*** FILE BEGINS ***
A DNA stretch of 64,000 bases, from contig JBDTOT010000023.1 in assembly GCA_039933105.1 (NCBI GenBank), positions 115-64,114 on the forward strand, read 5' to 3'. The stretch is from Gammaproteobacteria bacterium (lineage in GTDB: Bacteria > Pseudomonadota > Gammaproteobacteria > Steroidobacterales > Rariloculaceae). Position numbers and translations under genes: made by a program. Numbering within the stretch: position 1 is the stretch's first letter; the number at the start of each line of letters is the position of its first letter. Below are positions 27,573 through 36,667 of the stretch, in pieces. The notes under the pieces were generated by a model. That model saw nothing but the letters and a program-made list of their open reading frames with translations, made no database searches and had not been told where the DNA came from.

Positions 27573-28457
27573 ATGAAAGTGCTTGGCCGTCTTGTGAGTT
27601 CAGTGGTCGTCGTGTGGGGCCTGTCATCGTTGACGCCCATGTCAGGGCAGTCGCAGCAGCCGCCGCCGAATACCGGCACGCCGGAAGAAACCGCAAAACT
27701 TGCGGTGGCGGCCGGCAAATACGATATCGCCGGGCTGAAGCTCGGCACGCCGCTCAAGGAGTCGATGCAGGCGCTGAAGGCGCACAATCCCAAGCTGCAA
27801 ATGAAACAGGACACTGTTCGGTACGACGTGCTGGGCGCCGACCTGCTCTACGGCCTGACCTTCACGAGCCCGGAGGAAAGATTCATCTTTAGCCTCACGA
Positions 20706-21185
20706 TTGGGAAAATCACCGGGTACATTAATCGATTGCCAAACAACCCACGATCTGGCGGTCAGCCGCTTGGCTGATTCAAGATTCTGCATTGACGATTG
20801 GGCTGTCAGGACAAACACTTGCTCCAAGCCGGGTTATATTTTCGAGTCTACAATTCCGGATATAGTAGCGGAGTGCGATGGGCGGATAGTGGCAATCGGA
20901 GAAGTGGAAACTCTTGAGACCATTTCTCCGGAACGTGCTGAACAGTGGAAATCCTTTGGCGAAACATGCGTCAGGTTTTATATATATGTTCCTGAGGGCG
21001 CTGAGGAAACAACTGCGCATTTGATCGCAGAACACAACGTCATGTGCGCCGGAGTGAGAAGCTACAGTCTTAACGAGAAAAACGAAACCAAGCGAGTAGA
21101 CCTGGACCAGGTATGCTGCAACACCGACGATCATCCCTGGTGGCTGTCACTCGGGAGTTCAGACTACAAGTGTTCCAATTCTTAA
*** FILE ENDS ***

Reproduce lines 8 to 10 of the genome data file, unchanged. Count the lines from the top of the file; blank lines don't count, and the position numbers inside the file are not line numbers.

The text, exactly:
20706 TTGGGAAAATCACCGGGTACATTAATCGATTGCCAAACAACCCACGATCTGGCGGTCAGCCGCTTGGCTGATTCAAGATTCTGCATTGACGATTG
20801 GGCTGTCAGGACAAACACTTGCTCCAAGCCGGGTTATATTTTCGAGTCTACAATTCCGGATATAGTAGCGGAGTGCGATGGGCGGATAGTGGCAATCGGA
20901 GAAGTGGAAACTCTTGAGACCATTTCTCCGGAACGTGCTGAACAGTGGAAATCCTTTGGCGAAACATGCGTCAGGTTTTATATATATGTTCCTGAGGGCG